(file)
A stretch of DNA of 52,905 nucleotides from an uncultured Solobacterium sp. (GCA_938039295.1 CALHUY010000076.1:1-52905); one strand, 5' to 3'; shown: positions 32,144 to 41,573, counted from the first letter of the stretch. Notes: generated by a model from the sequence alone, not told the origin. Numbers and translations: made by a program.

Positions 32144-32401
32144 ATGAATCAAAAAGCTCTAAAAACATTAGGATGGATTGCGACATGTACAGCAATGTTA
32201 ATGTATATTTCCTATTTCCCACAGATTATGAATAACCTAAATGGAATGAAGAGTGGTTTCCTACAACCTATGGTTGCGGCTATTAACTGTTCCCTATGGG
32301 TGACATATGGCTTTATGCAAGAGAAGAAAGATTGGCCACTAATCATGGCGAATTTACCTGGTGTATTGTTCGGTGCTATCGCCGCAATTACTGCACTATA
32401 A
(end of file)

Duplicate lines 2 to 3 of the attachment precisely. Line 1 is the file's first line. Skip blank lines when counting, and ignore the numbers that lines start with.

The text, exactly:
Positions 32144-32401
32144 ATGAATCAAAAAGCTCTAAAAACATTAGGATGGATTGCGACATGTACAGCAATGTTA